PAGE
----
These poems and photos address climate change in Central New York in winter and early spring.
In Central New York, climate models project increasingly more rain rather than snow in winter as our climate warms.
You can find climate projections on the U.S. Climate Resilience Toolkit's tool The Climate Explorer. For example, see how Central New York is likely to experience fewer days below freezing in the future. The projections here show how the number of days per year where the maximum temperature is below freezing in Tompkins County, NY is projected to change over the 21st century.
It can be hard to remember what a typical winter was like more than a few years ago. A study (Moore et al., 2019) found that most people's perceptions of weather they consider to be normal comes from memories of 2 to 8 years in the past.
Fortunately, scientists have been collecting high-quality weather data for over a hundred years, so we have a record of past climate in our region. The Northeast Regional Climate Center at Cornell University is an excellent source of data.
High quality climate change education creates scientifically literate, informed people who have the tools and motivation to take action.
A study (Cordero et al., 2020) of people who had taken a college-level climate change course found that participants made environmentally-friendly choices years after taking the course, and on average, reduced their carbon emissions by almost 3 tons per year.
The long, winter nights in Central New York are due to the Earth's tilt away from the sun during the Northern hemisphere winter. Winter nights at higher latitudes (closer to the pole) are even longer than ours.
A simple pleasure of winter is looking through the ice on a frozen puddle to see what is trapped beneath it, and trying to crack the ice.
Central New York winters are warming on average, but in recent years we've sometimes had prolonged periods of extreme cold. One explanation for this is that the Arctic is warming more rapidly than equatorial regions, and this unequal warming is weakening and slowing down the winds known as the jet stream. As a result, cold Arctic air can sometimes dip down to our region and beyond, keeping temperatures extremely low for many days.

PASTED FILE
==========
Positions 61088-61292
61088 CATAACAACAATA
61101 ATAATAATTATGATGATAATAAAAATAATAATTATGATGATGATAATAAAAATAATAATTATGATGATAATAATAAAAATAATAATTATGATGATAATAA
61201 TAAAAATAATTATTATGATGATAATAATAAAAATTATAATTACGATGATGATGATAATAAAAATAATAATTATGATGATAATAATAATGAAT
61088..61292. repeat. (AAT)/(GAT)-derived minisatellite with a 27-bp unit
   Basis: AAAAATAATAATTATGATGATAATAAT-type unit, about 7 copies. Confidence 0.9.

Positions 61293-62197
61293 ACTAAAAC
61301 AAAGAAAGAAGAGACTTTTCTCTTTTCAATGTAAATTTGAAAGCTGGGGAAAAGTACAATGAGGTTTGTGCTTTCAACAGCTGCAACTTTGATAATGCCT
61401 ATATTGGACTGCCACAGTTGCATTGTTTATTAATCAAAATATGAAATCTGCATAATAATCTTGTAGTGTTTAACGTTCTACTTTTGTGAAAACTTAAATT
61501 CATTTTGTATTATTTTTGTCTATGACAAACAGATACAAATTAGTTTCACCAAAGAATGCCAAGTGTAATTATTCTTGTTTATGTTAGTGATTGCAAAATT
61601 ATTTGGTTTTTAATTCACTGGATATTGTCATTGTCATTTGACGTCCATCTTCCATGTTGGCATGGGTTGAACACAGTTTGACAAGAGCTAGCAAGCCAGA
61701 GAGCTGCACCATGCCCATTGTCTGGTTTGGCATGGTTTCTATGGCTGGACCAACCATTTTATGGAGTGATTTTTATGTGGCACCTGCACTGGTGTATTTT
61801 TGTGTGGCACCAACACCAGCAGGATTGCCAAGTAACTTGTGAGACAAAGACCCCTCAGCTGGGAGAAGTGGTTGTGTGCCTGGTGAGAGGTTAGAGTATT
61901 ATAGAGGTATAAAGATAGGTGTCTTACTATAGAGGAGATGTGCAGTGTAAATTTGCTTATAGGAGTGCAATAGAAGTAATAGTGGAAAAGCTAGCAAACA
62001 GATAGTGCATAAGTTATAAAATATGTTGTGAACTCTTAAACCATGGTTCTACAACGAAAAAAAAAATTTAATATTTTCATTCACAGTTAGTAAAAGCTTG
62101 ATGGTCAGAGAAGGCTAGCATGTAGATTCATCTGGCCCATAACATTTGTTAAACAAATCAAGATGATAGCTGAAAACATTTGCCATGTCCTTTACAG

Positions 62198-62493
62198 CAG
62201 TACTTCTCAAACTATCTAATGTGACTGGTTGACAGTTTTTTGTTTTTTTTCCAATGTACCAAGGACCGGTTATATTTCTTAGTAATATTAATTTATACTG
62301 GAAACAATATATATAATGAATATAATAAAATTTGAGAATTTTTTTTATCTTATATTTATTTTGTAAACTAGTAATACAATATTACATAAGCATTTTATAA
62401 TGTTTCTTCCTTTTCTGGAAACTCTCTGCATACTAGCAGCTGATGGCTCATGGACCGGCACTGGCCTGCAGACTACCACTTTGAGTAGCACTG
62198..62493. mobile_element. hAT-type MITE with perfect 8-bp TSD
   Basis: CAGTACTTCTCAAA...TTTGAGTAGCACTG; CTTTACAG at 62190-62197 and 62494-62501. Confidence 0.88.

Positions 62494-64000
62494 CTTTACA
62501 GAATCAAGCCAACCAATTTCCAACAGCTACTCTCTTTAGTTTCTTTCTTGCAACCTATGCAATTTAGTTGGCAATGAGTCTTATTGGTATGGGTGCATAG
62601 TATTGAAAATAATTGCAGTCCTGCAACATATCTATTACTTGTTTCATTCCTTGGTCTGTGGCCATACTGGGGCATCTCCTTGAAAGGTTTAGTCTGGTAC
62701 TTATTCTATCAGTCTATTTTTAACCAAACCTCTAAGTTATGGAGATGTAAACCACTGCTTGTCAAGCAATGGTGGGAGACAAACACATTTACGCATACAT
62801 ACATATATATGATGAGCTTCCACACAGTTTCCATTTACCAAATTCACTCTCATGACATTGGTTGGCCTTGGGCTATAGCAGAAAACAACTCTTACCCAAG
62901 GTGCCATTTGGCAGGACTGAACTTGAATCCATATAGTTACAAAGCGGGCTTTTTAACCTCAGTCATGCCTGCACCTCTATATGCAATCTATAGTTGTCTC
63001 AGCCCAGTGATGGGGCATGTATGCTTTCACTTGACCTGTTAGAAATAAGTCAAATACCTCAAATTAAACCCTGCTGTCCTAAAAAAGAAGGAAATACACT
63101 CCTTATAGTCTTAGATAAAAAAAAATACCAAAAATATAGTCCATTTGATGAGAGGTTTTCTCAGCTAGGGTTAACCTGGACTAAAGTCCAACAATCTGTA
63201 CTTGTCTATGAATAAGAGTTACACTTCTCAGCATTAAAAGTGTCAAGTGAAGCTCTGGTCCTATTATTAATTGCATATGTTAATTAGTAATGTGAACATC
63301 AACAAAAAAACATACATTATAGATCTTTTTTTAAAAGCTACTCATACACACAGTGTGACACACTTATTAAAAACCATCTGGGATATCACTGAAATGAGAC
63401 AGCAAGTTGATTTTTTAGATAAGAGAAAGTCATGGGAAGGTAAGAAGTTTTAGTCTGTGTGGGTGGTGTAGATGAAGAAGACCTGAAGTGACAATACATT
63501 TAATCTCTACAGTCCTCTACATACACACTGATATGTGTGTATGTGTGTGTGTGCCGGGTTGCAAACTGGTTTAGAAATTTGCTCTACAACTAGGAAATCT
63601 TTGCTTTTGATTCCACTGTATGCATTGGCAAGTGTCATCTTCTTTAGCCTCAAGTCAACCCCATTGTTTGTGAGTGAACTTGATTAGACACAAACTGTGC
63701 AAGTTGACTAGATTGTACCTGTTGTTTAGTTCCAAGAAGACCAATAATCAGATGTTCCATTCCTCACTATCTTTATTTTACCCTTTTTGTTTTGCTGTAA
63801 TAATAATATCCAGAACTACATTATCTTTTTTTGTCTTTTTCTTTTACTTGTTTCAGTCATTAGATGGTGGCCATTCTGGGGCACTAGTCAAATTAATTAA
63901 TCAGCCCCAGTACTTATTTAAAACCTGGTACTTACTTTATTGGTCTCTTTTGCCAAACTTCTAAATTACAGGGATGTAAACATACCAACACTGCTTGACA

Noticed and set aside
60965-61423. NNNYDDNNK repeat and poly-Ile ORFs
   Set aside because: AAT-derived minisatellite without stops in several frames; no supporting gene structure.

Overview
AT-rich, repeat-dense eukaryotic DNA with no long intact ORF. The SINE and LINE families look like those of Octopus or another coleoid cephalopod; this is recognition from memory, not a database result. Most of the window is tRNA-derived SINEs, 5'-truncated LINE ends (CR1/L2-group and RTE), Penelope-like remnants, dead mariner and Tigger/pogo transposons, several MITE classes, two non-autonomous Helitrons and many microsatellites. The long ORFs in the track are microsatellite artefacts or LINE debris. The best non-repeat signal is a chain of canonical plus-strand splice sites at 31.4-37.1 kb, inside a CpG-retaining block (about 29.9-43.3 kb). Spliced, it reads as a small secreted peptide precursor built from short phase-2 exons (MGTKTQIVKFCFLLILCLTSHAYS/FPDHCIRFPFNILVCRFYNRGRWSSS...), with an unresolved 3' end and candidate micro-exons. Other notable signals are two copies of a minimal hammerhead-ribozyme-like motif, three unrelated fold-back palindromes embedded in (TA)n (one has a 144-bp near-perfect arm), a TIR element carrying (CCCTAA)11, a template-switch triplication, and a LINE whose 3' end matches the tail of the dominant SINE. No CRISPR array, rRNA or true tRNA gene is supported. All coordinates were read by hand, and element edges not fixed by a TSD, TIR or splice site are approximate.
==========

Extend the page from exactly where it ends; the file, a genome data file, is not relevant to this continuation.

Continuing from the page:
Snow on the roads and sidewalks can make driving and walking difficult, but snow is beautiful. Snowpack, a buildup of snow, is an important source of water in the spring and summer. With more warm winter days than in the past, the snow cover in New York State is more likely to melt away quickly than in the past.
Our carbon footprint is the total amount of carbon dioxide, methane, and other carbon-containing gases that we put into the atmosphere as a result of our activities. Most of our carbon footprint comes from burning oil, natural gas, and coal. These gases can persist in the atmosphere for around ten years (methane) to tens of thousands of years (some fluorinated gases).
Greenhouse gases like carbon dioxide, methane, nitrous oxide, and fluorinated gases absorb heat from the Earth and vibrate and collide, raising the temperature of the atmosphere. The more greenhouse gases we put into the atmosphere, the hotter it will get unless we find a way to remove some of those gases.
Trees take in tiny carbon dioxide molecules from the air and store carbon in their wood. We can't see this happening with our eyes, but we can measure it with instruments and we can see how a tree grows in size over time. Trees help draw down carbon dioxide in the atmosphere. If we take care of trees, they take care of us.
Learn more about the role of trees in taking in carbon dioxide in PRI's In the Greenhouse video series.
One can love winter but still long for spring! Scientists have found that springs are arriving earlier in New York State than they used to. For example, the leaf buds of many plants break open earlier now than they did in the 19th century.
Learn more about phenology, the science of the timing of natural cycles, in our blog post My Phenology Diary and in this study (Fuccillo Battle et al. 2022) that uses data from across New York State—including from the Cayuga Nature Center—to assess phenological changes from the early 1800s to the early 21st century.